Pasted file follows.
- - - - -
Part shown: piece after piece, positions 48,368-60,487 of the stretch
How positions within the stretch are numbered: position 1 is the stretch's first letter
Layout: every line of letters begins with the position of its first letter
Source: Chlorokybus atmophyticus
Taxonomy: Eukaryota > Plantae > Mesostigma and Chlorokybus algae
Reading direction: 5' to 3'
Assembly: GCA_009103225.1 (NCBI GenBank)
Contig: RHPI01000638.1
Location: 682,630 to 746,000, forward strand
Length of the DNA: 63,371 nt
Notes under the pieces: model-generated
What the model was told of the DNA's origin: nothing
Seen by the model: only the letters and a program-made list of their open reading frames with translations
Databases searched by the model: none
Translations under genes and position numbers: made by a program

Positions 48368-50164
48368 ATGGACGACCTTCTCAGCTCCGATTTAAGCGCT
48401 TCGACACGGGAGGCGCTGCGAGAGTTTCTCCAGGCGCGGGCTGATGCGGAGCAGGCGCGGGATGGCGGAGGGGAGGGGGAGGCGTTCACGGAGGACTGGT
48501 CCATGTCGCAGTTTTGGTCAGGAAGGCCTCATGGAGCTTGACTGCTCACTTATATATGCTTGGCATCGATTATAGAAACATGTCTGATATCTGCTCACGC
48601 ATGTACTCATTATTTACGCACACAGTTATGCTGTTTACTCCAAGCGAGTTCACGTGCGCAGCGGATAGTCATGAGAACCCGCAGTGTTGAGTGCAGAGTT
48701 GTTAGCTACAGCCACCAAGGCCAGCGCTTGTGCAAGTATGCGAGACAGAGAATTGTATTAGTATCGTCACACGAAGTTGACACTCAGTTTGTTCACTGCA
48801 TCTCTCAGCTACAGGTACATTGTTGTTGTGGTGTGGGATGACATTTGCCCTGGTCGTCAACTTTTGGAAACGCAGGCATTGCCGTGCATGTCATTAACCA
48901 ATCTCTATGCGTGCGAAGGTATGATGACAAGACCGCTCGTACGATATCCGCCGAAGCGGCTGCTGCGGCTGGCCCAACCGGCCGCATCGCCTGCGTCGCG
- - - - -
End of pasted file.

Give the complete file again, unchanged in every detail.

Part shown: piece after piece, positions 48,368-60,487 of the stretch
How positions within the stretch are numbered: position 1 is the stretch's first letter
Layout: every line of letters begins with the position of its first letter
Source: Chlorokybus atmophyticus
Taxonomy: Eukaryota > Plantae > Mesostigma and Chlorokybus algae
Reading direction: 5' to 3'
Assembly: GCA_009103225.1 (NCBI GenBank)
Contig: RHPI01000638.1
Location: 682,630 to 746,000, forward strand
Length of the DNA: 63,371 nt
Notes under the pieces: model-generated
What the model was told of the DNA's origin: nothing
Seen by the model: only the letters and a program-made list of their open reading frames with translations
Databases searched by the model: none
Translations under genes and position numbers: made by a program

Positions 48368-50164
48368 ATGGACGACCTTCTCAGCTCCGATTTAAGCGCT
48401 TCGACACGGGAGGCGCTGCGAGAGTTTCTCCAGGCGCGGGCTGATGCGGAGCAGGCGCGGGATGGCGGAGGGGAGGGGGAGGCGTTCACGGAGGACTGGT
48501 CCATGTCGCAGTTTTGGTCAGGAAGGCCTCATGGAGCTTGACTGCTCACTTATATATGCTTGGCATCGATTATAGAAACATGTCTGATATCTGCTCACGC
48601 ATGTACTCATTATTTACGCACACAGTTATGCTGTTTACTCCAAGCGAGTTCACGTGCGCAGCGGATAGTCATGAGAACCCGCAGTGTTGAGTGCAGAGTT
48701 GTTAGCTACAGCCACCAAGGCCAGCGCTTGTGCAAGTATGCGAGACAGAGAATTGTATTAGTATCGTCACACGAAGTTGACACTCAGTTTGTTCACTGCA
48801 TCTCTCAGCTACAGGTACATTGTTGTTGTGGTGTGGGATGACATTTGCCCTGGTCGTCAACTTTTGGAAACGCAGGCATTGCCGTGCATGTCATTAACCA
48901 ATCTCTATGCGTGCGAAGGTATGATGACAAGACCGCTCGTACGATATCCGCCGAAGCGGCTGCTGCGGCTGGCCCAACCGGCCGCATCGCCTGCGTCGCG